Super-agent Addison Cresswell has been named the most influential person in comedy.
As a star-maker who represents big names as well as making TV comedy shows such as Live At The Apollo and Michael McIntyre’s Comedy Roadshow, Cresswell has topped a list of the 100 most powerful figures in the industry compiled by the website Such Small Portions.
His Off The Kerb agency represents the likes of Lee Evans, Jack Dee, Michael McIntyre and Alan Carr – and he was the agent who famously negotiated Jonathan Ross’s £18million contract with the BBC, which would prove so problematical for the broadcaster.
According to the website, Creswell comes six full places above his rivals Richard Allen Turner and Jon Thoday, whose Avalon stable includes the likes of Frank Skinner, Al Murray and Lee Mack, as well as a TV company that makes Not Going Out and TV Burp, among many others.
Their full Top 20 is
- Addison Cresswell (Off The Kerb and Open Mic Productions)
- Steve Coogan
- Lucy Lumsden (Sky’s head of comedy)
- Ricky Gervais and Stephen Merchant
- Armando Iannucci
- Shane Allen (Channel 4’s head of comedy)
- Richard Allen Turner and Jon Thoday (Avalon)
- Monty Python
- Stewart Lee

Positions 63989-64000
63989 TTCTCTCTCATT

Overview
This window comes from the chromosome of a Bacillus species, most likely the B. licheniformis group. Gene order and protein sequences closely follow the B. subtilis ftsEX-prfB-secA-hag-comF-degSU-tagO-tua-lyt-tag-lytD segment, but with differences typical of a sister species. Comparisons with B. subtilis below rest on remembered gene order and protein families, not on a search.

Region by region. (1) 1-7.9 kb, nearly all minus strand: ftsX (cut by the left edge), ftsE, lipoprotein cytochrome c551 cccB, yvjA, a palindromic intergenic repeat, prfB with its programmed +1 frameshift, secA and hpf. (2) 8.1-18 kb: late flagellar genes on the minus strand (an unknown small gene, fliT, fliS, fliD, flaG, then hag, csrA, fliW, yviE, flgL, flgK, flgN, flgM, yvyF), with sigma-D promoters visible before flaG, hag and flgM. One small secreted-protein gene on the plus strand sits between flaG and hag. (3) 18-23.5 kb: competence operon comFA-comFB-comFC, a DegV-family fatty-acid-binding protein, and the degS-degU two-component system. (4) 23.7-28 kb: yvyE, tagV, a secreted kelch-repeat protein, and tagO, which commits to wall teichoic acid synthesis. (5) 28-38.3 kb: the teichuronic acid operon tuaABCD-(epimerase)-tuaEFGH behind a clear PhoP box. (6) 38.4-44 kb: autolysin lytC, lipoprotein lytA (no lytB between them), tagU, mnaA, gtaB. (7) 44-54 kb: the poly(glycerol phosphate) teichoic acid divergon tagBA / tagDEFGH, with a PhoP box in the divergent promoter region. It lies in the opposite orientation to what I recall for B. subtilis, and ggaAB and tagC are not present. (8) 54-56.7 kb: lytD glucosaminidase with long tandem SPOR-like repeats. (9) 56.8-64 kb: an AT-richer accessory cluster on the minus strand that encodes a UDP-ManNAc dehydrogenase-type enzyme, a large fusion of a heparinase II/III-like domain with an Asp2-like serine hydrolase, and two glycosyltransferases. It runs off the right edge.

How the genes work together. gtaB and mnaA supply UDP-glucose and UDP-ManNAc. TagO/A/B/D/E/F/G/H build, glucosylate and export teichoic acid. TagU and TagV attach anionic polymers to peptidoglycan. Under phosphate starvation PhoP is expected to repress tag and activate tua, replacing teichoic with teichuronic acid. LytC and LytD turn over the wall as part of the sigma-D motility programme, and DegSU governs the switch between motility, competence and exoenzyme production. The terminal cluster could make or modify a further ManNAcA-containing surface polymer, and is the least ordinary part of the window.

- John Lloyd (producer of shows including Blackadder and QI)
- Miranda Hart
- Victoria Wood
- Hannah Chambers (agent to Jimmy Carr, Frankie Boyle and Sarah Millican)
- Michael McIntyre
- Dawn French and Jennifer Saunders
- Chris Morris
- Harry Hill
- Caroline Raphael (commissioning editor, Radio 4 comedy)
- Richard Curtis
- Steve Bennett (editor of Chortle)
Like any list, Such Small Portions’ full top 100 of influential people is full of idiosyncrasies. Although it contains many agents, Peter Bennett-Jones, whose stable of companies represent Rowan Atkinson, Harry Enfield, Eddie Izzard, Lenny Henry, Barry Humphries, Armando Iannucci, The League Of Gentlemen, Chris Morris, Reeves and Mortimer, Sean Hughes, Dom Joly, Ross Noble and Dylan Moran is not on the list – making him apparently less influential than Mel And Sue.
Similarly Dan Patterson makes the list on his own (no 49) but not Mark Leveson, who co-created both Mock The Week and Whose Line Is It Anyway? with him. Jonathan Lynn makes No 53, but not his Yes Minister co-creator Antony Jay.
Such Small Portions editor Tim Clark said the chart was ‘mainly based on influence, wither people who hold sway within the industry, like comedians' comedian Daniel Kitson, and those who are able to reach beyond the genre and move over into the general public such as Michael McIntyre. We also tried to limit it as much as we can to people who hold this influence at the moment, or across the past decade, rather than over the past 40 years or so.
‘I think Cresswell tops it simply because he's the guy likely to be the one who decides who will be the next Jonathan Ross. And in my opinion Dara O Briain is Off The Kerb's pick as a new main frontman for the BBC.’
Depending on how you count pairings, 18 of the top 100 are women, while 26 went to Oxbridge.
The list was compiled by comic and GQ photo editor James Mullinger, critic Veronica Lee, Mark Boosey, founder of the British Comedy Guide; Paul Fleckney from the website London Is Funny and Such Small Portions editors Tim Clark and Andrew Mickel.
Click here for the full list.